We have 2 million unregistered. Could be done via tax return, ID, driver license. Flexibility to change party should not be over a year in advance. Want permanent restoration of voting rights written in law, consolidation of party primaries. Same day registration, well-designed ballots. We want to encourage voting and make it easier. Polls open at different hours statewide, we should change that. We want ranking rather than runoffs. Would save money and make sure there is only one election.

Mike Schirtzer—Amendment—First whereas says malfunction—would like to add, “Working voting machines.” as request. Out of four where I was, three didn’t work.

Add resolved—“That the UFT will call on the NYC Board of Elections to implement these reforms.”

Paul Egan—Suggests we add NYC and NY State Board of Elections.

Passes as amended

LeRoy Barr—Rising to report you have two documents. Report that there were proposals.

All caucuses will get ads regardless of whether they have enough candidates to form a slate.
2. Caucuses may submit different material if they wish in two issues.
3. Camera ready material due on 2/5 and 3/5.

Second packet—would need to modify and add second date.

There is also candidate statement piece, and nominating petitions.

Arthur Goldstein—If Mike Schirtzer and I decide that we want to run as a caucus, can we get 2 pages in the NY teacher for Schirtzer Goldstein caucus--is that what I'm hearing?

Barr—Those who don’t meet requirement want to have representation in NY Teacher. If you are saying you have two, will assume that is correct.

Washington Sanchez—In essence, what Arthur said is correct. The committee did not want to prevent this. We didn’t think that would happen. Committee reserved right to come back and revisit the issue. Was lengthy discussion, many different views. Because of Janus we did not want anyone to feel slighted.

Michael Shulman—Basically, what LeRoy laid out was essence of discussion. Was not unanimous. Some raised same concern Arthur did. Decision was any caucus would be allowed two pages. We will follow the practice of allowing space. Independents were given space in NY teacher. Perhaps individuals will get space allotted in line with what has taken place in past.

Schoor—Any other comments?


LeRoy Barr—Next item is resolution in support of striking LA teachers. Our brothers and sisters are getting ready to strike. Want to make it clear we are in solidarity. Ask that we wear red on Thursday in solidarity. That would include telling them what’s going on. We can do that. We have at least two AFT VPs here. We are in contact with them. Our President will be in contact with what they specifically need. These people will decide. Wouldn’t be the best thing to hamstring them. Asking you support resolution before you.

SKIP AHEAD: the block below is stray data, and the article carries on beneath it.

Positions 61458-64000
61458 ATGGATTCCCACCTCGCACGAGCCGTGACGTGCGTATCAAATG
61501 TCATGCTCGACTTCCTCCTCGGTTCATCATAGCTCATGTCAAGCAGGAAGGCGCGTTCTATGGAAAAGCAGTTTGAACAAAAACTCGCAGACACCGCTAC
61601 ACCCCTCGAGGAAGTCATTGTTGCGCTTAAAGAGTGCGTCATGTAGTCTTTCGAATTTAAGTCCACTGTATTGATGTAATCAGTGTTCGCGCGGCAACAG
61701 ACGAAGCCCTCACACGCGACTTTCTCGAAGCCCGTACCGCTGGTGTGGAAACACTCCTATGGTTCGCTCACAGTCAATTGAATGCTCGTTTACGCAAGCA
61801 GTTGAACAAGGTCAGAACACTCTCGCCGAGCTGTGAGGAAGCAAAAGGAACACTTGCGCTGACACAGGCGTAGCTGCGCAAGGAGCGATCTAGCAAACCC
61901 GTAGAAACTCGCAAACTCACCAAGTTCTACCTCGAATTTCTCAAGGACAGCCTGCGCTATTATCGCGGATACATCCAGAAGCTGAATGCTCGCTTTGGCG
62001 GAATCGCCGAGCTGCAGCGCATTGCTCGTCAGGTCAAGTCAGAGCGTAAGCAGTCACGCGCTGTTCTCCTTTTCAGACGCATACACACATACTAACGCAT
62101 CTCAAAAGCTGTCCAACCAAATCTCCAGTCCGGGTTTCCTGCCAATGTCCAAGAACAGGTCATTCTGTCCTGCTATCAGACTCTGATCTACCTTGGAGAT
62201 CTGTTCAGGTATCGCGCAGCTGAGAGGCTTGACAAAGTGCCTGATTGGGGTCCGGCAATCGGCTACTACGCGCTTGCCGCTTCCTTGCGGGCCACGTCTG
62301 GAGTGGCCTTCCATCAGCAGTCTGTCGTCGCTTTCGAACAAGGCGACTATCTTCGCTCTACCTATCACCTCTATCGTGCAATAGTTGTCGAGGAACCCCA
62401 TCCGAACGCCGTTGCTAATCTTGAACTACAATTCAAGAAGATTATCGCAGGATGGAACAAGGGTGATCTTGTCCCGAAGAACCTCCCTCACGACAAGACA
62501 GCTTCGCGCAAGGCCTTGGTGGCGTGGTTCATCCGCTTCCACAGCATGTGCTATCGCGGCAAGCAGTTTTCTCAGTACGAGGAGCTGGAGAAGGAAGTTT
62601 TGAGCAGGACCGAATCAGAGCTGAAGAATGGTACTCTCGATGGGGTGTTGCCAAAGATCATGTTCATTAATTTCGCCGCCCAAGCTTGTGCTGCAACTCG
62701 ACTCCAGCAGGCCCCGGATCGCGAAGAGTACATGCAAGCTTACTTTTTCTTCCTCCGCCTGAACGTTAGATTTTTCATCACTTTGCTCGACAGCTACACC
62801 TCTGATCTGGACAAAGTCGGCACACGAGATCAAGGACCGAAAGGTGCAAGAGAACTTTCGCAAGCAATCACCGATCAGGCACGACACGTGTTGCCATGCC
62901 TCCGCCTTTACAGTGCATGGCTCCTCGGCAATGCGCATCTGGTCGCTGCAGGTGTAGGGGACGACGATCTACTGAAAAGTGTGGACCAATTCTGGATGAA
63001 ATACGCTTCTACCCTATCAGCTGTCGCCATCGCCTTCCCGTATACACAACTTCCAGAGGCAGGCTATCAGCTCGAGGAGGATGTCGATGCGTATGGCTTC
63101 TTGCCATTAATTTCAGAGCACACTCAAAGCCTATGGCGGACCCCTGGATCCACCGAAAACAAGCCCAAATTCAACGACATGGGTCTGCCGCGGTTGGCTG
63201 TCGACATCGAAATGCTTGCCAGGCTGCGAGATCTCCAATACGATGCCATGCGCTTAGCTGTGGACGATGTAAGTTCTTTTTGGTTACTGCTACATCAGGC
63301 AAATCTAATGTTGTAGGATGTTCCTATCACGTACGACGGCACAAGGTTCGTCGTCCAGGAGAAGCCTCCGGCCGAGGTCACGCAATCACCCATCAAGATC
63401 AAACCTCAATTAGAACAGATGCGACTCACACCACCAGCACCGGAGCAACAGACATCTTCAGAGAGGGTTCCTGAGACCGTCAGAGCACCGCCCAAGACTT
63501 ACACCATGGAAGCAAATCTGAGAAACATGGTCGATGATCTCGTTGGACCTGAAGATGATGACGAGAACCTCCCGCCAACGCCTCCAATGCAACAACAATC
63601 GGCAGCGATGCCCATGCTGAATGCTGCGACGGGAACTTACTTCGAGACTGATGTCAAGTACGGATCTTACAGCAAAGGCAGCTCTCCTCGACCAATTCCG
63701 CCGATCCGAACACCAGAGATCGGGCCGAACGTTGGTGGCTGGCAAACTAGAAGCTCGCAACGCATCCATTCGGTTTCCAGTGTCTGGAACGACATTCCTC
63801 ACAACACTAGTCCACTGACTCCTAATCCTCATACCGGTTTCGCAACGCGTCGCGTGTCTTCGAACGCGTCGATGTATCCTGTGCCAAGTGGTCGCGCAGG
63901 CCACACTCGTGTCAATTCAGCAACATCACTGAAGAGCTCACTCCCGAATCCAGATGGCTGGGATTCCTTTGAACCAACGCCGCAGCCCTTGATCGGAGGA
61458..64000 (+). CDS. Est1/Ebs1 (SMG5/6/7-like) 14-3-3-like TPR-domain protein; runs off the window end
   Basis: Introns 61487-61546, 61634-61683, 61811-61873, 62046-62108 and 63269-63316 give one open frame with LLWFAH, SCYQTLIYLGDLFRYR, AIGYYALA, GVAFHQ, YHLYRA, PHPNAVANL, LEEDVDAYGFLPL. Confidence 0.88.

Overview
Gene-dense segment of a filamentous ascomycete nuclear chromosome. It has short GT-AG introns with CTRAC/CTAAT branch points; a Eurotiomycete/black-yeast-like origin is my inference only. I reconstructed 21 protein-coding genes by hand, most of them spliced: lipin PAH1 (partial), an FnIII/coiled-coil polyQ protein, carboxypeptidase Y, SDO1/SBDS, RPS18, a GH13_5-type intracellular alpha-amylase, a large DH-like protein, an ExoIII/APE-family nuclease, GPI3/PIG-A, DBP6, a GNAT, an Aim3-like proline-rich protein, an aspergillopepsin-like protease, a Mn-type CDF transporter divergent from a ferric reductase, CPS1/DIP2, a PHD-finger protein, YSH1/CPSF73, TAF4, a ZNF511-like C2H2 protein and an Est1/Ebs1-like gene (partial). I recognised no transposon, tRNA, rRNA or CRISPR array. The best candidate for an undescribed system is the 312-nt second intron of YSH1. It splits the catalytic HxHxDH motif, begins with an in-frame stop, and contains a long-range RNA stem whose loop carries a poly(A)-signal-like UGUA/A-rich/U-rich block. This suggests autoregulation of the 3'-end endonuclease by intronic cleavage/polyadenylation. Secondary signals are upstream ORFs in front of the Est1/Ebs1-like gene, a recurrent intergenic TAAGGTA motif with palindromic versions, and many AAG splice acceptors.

Arthur Goldstein—amendment—add--Resolved—UFT will immediately publicize progress of the UTLA contract campaign to rank and file.

Resolved—UFT invite UTLA leaders to speak before January DA.

Resolved—UFT donate to UTLA strike fund.

Jonathan Halabi—Rises in support of original motion. This country had very strong union movement. Has been crippled. Public sector unions, particularly teacher unions are bulwark for us. Would hope maker of original motion and amendment can find common ground. Speaker already spoke to publicizing. Perhaps we could get video message. Not sure about donation, but sends important message. More we do publicly, the more we say that we take this very seriously. Hope we can bridge gap.

Evelyn de Jesus—I’m torn. Agree with Jonathan. Want to go to original motion. We have three AFT presidents. Don’t wish to tie their hands. We wish to speak to them. These amendments are not possible, but we may do them later on. Support original motion.

Rashad Brown—Calls question.

Debate closed.

Amendments fail.

Original motion passes. We are adjourned. 7:24.

Sunday, January 06, 2019

Donors Choose to Keep Us Broke

The existence of Donors Choose is a blight on the landscape, a national disgrace. This is an organization that exists solely so we, teachers, can beg for things we need in our classrooms. My students need a video camera. My students need seats. We need a microscope for our science class.

It is simply unconscionable that we don't provide classrooms with these things as a matter of course. How can we claim to be providing an adequate education when kids don't have the necessities? Is the solution to send teachers out to ask donors to help? I'd argue it isn't, and that this is a fundamental shortcoming of our society, like lack of health care.

This is on par with "separate but equal." Why is it that Ms. A. has adequate seating while Ms. B. does not? Is Ms. B. a bad teacher because she didn't go out on Donors Choose and ask for financial help? Should signing up to get people to support fundamental classroom needs be a requirement for teachers? And if it is, are teachers who draw more money more highly effective?

Under that scenario, I'm a truly terrible teacher. I'm in half a room, and no matter how I arrange the seats it will remain inadequate. Should I contact Donors Choose and demand a fund to demolish our school building and redo it so as to accommodate the number of students who actually attend? I need, say, ten million dollars. 100 million dollars. I don't even know how much I need.